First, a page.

The current and future structure and internal organisation of the legal profession : a new institutional perspective

Awarding institution
  • University of Strathclyde
Date of award
  • 1994
Thesis identifier
  • T8068
Qualification Level
Qualification Name
Department, School or Faculty
  • Economic analyses of legal partnerships are conspicuous by their absence. Recent theoretical developments within increasingly interconnected areas of law, economics and organisation facilitate more useful analysis of such issues. The resultant theoretical framework provides an ideal backdrop against which regulatory and related internal and external organisation issues concerning the legal profession in general, and law firms in particular, are discussed. Regulatory issues are discussed in the context of primary information collected during interviews with law firms. Partnership is one of only two currently legitimate practice options for UK solicitors in private practice, the other being sole practice. Presently prohibited corporate and multi-disciplinary practice (MDP), are under current consideration in response to growing pressure to attenuate restrictive regulation. Current proposals for further deregulation threaten professional partnership as an institution. Conventional wisdom argues partnership with joint and several liability is appropriate for legal service provision, where partners monitor each others' work quality and have an incentive to through cross-guaranteeing personal liabilities. Mutual monitoring, although important, is not the sole function of partnership, which performs a pivotal role in the wider professionalisation/ socialisation process of the lawyer, and in screening processes within firms. The comprehensive set of strengths and weaknesses of partnership and alternatives thereto are empirically assessed. Certain partnership problems, particularly those of large multi-partner firms, would likely simply re-emerge within alternative practising arrangements. Large firms confront mutual monitoring difficulties, reluctant delegation of decision making authority and cumbersome decision making procedures. The current tendency of growth in partnership size places great strain on partnership and question its longer term viability. The survivability of traditional screening procedures and informal incentive-penalty-reward systems within large modern partnerships are assessed within this thesis. Permitting a wider set of organisational options may do little to ameliorate these and other problems.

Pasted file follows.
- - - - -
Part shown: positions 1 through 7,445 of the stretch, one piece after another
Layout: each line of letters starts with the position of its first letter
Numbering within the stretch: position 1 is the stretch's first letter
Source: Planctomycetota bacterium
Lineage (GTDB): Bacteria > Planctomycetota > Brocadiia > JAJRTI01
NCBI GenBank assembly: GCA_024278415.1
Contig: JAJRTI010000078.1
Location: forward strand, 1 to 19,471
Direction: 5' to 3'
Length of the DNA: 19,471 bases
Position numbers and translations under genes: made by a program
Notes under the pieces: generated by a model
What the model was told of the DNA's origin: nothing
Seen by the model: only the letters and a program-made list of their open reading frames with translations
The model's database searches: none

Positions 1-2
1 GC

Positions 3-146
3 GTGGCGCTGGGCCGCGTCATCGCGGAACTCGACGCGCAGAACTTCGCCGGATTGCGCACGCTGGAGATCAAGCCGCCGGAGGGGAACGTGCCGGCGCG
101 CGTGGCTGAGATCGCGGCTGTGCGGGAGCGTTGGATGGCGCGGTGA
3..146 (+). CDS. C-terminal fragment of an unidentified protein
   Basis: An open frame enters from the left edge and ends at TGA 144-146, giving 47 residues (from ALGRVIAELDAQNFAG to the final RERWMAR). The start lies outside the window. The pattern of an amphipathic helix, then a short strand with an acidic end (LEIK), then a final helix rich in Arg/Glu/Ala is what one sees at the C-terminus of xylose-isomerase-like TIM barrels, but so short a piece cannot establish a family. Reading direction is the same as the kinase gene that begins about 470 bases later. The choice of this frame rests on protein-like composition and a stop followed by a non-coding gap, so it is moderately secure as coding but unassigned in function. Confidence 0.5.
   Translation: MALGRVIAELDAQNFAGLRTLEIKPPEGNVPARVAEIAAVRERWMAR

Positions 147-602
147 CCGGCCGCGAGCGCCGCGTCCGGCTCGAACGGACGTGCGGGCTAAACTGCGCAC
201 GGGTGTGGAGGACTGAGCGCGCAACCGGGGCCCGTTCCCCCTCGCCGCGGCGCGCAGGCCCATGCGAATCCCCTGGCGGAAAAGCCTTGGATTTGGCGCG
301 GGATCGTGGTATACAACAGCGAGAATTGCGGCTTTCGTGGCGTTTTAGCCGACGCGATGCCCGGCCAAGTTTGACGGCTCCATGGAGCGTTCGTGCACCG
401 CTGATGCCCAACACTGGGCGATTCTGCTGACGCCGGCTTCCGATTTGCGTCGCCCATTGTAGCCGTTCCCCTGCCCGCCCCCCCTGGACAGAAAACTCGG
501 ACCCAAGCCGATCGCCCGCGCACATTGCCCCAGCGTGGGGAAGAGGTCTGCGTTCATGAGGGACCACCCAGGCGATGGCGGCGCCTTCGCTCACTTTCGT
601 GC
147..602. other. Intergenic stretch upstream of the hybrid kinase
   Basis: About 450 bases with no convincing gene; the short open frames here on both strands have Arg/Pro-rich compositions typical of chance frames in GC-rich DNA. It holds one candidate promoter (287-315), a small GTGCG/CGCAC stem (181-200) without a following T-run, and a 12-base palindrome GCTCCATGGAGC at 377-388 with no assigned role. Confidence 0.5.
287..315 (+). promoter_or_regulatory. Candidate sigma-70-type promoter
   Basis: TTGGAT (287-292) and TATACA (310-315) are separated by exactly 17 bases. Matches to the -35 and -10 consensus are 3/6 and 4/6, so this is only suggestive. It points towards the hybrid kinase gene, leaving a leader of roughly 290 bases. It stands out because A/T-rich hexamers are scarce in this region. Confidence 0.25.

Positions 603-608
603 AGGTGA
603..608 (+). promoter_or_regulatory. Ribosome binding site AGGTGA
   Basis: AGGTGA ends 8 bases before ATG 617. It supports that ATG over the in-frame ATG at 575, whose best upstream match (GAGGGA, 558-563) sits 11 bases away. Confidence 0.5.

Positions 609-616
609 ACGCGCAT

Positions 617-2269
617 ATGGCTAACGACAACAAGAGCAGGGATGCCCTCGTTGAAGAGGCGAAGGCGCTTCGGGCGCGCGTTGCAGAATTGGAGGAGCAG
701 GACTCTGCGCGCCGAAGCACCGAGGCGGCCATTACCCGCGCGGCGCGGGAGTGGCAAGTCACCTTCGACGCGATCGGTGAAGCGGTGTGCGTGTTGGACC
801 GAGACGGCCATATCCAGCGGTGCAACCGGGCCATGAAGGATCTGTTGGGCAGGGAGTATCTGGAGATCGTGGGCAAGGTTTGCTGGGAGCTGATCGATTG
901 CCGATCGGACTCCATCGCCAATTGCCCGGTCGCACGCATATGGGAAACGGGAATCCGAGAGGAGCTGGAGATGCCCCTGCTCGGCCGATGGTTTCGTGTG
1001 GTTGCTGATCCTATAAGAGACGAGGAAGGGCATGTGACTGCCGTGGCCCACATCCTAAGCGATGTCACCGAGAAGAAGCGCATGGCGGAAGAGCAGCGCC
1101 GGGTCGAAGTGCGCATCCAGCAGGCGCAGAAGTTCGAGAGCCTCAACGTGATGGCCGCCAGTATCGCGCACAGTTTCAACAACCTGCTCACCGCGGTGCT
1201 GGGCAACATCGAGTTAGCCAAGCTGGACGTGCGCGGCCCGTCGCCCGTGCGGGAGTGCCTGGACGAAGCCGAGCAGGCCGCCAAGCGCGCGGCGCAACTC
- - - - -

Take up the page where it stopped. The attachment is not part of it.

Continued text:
Resource Type
Date Created
  • 1994
Former identifier
  • 276805